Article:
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The Book of Strange New Things (2014)

Tekijä: Michel Faber

JäseniäKirja-arvostelujaSuosituimmuussijaKeskimääräinen arvioMaininnat
2,1861347,149 (3.7)161
"It begins with Peter, a devoted man of faith, as he is called to the mission of a lifetime, one that takes him galaxies away from his wife, Bea. Peter becomes immersed in the mysteries of an astonishing new environment, overseen by an enigmatic corporation known only as USIC. His work introduces him to a seemingly friendly native population struggling with a dangerous illness and hungry for Peter's teachings--his Bible is their "book of strange new things." But Peter is rattled when Bea's letters from home become increasingly desperate: typhoons and earthquakes are devastating whole countries, and governments are crumbling. Bea's faith, once the guiding light of their lives, begins to falter. Suddenly, a separation measured by an otherworldly distance, and defined both by one newly discovered world and another in a state of collapse, is threatened by an ever-widening gulf that is much less quantifiable. While Peter is reconciling the needs of his congregation with the desires of his strange employer, Bea is struggling for survival. Their trials lay bare a profound meditation on faith, love tested beyond endurance, and our responsibility to those closest to us" --… (lisätietoja)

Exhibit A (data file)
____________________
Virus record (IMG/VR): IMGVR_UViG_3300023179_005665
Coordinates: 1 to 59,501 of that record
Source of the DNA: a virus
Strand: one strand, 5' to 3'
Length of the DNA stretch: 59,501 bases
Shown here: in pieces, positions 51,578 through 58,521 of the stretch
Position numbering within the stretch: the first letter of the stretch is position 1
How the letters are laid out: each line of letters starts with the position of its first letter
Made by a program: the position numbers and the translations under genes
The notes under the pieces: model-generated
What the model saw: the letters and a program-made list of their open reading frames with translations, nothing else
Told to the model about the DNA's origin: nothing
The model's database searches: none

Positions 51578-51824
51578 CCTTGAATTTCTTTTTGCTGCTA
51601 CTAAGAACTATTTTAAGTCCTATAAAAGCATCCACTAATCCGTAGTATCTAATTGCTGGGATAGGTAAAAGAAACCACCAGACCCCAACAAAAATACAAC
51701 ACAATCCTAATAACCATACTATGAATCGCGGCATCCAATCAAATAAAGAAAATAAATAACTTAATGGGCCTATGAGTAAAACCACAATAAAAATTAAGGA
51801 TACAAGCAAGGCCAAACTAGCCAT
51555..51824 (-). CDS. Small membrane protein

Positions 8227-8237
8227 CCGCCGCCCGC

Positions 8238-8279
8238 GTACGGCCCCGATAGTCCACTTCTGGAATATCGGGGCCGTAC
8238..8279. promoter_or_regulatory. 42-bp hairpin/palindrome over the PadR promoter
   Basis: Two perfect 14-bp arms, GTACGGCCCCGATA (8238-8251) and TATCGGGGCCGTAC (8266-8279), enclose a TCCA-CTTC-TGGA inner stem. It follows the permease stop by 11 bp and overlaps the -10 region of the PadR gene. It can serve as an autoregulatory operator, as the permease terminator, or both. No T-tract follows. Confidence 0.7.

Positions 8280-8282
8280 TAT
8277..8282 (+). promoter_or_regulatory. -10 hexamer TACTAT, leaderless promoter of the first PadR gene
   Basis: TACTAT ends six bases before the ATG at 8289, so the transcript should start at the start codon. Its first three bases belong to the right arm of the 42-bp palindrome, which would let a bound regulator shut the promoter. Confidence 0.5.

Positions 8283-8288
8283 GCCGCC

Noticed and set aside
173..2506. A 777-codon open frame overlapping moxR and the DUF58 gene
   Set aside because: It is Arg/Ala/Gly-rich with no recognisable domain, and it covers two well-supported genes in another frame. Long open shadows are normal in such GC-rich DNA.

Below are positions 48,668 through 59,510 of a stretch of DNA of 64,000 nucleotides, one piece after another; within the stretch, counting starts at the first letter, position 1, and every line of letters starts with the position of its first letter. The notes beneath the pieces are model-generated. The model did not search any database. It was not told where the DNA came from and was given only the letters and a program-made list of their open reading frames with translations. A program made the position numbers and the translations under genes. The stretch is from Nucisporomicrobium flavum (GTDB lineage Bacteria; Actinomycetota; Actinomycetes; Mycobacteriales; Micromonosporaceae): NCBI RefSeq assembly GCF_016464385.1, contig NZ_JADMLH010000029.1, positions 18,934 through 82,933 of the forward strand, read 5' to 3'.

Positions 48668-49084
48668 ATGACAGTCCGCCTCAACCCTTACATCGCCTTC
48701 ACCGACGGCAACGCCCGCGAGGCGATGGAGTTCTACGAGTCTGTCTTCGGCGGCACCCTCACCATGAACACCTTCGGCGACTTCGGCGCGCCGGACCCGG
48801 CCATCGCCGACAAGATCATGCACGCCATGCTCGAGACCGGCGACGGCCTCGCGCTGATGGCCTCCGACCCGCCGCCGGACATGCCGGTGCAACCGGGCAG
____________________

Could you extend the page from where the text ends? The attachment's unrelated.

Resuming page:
Viimeisimmät tallentajatblasetvt, Ivia, lelandleslie, yksityinen kirjasto, Krustosaurus, YolaNL, liz101, funfactsabound, pavelbelavin, beccahuh
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englanti (127)  hollanti (2)  portugali (1)  italia (1)  merirosvokieli (1)  ranska (1)  Kaikki kielet (133)
Näyttää 1-5 (yhteensä 133) (seuraava | näytä kaikki)